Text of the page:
If you count the special that we watched on TV Saturday night, we saw three fireworks displays this weekend. Even though we didn’t attend the Boston event in person, there is something warm and happy about hearing rockets explode and bombs burst from a distance—we know somewhere there is a celebration and our sense of hearing includes us as participants
After a last minute decision Friday to chase down a display that landed us on a grassy stretch in front of a Mexican Restaurant in a parking lot beside Route 3A, and then watching the Boston festivities on Saturday post-cook-out TV, we craved shall I say, a more legitimate experience? So, last night, we drove to our annual viewing location at the edge of the harbor in the town next door, to view an Independence Day celebration that had been postponed due to the potential of bad weather. As the sun dropped down, we climbed up a rutted path, marched over a grassy field to a pebble strewn beach, where we unfolded canvas chairs, dosed ourselves with bug spray and hunkered in. While the darkness thickened, we listened as a breath of wind lifted the leaves of the trees behind us. Lines of tiny taillights flickered on the road across the harbor and blue flashing police boats scuttled like water bugs around the shadowed islands rising in the middle. With hoods pulled tight against the midges, we flinched as the first green chrysanthemum blossomed in the air.
When you sit by the water, sound echoes and reverberates. Each subsequent explosion thumped in our chests as reds and purples and whites rained and expanded, flashed, collided and disappeared into a haze of drifting smoke. A fountain of yellow sparks spewed from the ground, hatching pounding streamers, ovals and diamond sparklers reflecting then disintegrating in the water below. Each detonation carried heft and weight as it rumbled like thunder over us to crash against ledge then reverberate back to sea—yet in the midst of this concrete and seemingly touchable sound, we could hear an airplane droning its way to Logan and a startled seagull cark. Across the harbor a siren blared; our feet crunched on broken shells; the stones that the child in front of us threw plopped at the water's edge.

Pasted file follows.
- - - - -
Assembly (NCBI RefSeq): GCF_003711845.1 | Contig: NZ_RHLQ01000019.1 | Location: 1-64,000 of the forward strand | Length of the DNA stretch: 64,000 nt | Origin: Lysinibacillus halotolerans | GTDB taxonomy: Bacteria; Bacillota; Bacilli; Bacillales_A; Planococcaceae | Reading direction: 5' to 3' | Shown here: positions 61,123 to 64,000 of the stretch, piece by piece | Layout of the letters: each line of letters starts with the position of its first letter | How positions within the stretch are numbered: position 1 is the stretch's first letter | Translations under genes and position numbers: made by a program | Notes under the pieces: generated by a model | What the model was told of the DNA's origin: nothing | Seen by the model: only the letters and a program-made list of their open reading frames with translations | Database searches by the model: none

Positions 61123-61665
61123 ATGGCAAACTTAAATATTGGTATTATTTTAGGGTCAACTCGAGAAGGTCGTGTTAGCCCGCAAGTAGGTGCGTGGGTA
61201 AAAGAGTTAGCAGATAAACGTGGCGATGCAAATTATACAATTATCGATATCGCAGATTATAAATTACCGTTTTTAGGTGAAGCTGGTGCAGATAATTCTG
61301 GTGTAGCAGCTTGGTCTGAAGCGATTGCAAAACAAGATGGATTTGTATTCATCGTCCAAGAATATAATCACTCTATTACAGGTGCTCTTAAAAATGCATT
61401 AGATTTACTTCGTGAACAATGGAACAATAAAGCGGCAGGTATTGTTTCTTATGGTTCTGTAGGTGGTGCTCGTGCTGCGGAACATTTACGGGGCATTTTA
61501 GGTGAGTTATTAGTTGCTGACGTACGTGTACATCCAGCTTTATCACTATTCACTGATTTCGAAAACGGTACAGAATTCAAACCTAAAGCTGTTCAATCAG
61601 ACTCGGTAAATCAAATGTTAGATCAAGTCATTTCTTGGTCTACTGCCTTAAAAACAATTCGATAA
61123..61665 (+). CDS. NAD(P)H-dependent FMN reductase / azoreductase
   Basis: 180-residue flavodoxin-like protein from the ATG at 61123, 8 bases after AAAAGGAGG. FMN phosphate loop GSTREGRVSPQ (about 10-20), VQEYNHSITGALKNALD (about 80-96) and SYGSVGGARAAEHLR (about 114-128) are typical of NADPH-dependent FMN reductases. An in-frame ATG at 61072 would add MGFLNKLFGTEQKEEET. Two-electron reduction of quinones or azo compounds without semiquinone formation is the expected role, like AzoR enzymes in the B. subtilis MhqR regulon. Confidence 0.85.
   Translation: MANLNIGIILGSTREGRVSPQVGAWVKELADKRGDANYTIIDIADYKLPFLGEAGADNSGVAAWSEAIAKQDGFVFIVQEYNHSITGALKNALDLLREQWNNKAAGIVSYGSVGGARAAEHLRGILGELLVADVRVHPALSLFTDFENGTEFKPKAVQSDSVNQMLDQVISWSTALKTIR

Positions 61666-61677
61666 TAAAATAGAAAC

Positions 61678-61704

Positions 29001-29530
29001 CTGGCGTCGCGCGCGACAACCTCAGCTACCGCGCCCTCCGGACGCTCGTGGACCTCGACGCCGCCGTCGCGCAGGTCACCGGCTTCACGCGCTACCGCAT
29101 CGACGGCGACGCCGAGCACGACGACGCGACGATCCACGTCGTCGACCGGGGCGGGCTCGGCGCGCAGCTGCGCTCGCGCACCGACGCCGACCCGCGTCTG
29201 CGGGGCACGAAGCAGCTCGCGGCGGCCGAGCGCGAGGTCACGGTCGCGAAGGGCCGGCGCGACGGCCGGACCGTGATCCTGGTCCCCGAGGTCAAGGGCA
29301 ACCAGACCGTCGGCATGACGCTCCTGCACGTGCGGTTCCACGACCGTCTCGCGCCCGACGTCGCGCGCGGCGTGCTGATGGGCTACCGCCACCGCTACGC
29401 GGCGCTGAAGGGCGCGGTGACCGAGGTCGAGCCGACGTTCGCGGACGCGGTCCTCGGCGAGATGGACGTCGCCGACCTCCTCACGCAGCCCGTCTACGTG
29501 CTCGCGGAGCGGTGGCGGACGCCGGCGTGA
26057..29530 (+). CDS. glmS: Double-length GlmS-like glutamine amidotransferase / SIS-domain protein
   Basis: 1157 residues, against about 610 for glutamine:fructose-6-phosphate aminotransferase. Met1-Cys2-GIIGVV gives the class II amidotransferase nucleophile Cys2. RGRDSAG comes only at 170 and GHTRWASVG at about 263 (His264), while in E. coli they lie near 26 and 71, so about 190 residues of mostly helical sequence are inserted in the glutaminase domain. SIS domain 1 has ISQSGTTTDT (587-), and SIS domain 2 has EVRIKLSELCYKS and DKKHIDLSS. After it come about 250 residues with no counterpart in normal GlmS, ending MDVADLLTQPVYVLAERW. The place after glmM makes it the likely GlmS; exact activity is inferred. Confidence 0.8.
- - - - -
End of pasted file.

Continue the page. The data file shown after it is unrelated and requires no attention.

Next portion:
For just a moment, I absorbed these ordinary noises and stepped away from the present, searching for the phrase from our anthem: “And the rocket’s red glare, the bombs bursting in air...” What might it have felt like during the war of 1812 to sit in a distant ship listening to the rumble and crash as the British shelled Fort Henry in Baltimore?
I thought of the fireworks we watched electronically Saturday night, when shortly after witnessing a display on the TV; open windows introduced actual reverberations as they landed after the fifteen-mile trip. It’s hard to believe that pyrotechnics aren't always indicative of celebration. Thankfully, the night that Frances Scott Key observed his battle; the good guys withstood the bombardment. How would it feel to hear that same thumping that vibrated our windows and to know that instead of a party, it was evidence that an enemy was methodically approaching? How hard it is for me to imagine, yet for those who live other places, so sadly easy.
Pondering this thought, I returned to the present as a new timbre entered. Busy looking up, we failed to notice rising water that now threatened wet shoes as it lapped and burbled at our feet. Chairs adjusted out of range, I leaned back again and gazed at the fireworks, grateful that for the time being our only adversary was the tide, marking a more stealthy advance.